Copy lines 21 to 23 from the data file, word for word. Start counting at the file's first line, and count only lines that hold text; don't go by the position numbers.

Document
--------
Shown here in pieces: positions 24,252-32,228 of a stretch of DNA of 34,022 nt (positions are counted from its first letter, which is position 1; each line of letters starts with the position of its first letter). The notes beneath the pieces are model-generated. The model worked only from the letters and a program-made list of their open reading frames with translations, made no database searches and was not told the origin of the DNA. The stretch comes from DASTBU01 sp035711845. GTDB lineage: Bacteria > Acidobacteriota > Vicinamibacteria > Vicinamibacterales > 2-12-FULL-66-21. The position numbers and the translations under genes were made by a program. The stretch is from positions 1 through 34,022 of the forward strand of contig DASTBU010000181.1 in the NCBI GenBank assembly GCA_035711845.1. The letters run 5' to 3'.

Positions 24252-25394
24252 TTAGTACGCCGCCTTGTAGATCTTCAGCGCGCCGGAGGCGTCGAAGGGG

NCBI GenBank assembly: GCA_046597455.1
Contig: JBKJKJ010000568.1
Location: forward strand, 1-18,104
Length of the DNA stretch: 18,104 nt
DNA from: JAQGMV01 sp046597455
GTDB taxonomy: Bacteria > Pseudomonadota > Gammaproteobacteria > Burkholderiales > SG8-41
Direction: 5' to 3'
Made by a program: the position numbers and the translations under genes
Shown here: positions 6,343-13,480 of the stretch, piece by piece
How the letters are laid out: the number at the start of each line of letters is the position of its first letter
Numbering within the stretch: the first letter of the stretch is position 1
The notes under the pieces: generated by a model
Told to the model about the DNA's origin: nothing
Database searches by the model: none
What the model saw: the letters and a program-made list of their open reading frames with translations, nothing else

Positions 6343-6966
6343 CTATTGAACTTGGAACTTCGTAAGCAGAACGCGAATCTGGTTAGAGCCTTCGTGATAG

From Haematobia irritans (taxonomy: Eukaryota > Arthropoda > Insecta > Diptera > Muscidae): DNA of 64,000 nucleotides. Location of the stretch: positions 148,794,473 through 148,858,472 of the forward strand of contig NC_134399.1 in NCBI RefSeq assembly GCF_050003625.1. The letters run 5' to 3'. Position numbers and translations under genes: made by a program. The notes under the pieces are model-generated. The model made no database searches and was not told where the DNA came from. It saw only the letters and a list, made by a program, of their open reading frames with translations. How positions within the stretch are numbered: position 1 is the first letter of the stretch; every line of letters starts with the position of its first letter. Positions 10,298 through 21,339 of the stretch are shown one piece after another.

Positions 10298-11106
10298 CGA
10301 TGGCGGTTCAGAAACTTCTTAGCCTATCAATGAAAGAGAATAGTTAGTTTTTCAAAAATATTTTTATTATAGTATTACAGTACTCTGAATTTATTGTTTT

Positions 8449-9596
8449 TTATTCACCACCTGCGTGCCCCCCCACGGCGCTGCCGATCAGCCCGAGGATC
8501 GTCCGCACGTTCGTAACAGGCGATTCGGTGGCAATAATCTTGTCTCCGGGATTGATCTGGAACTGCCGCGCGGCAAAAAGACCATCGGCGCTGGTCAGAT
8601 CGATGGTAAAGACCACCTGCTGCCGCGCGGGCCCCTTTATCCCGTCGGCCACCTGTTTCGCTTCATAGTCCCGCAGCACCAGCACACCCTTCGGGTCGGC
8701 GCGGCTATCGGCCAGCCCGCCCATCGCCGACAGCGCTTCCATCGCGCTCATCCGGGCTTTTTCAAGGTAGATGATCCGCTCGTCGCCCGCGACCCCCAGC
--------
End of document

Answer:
From Haematobia irritans (taxonomy: Eukaryota > Arthropoda > Insecta > Diptera > Muscidae): DNA of 64,000 nucleotides. Location of the stretch: positions 148,794,473 through 148,858,472 of the forward strand of contig NC_134399.1 in NCBI RefSeq assembly GCF_050003625.1. The letters run 5' to 3'. Position numbers and translations under genes: made by a program. The notes under the pieces are model-generated. The model made no database searches and was not told where the DNA came from. It saw only the letters and a list, made by a program, of their open reading frames with translations. How positions within the stretch are numbered: position 1 is the first letter of the stretch; every line of letters starts with the position of its first letter. Positions 10,298 through 21,339 of the stretch are shown one piece after another.

Positions 10298-11106
10298 CGA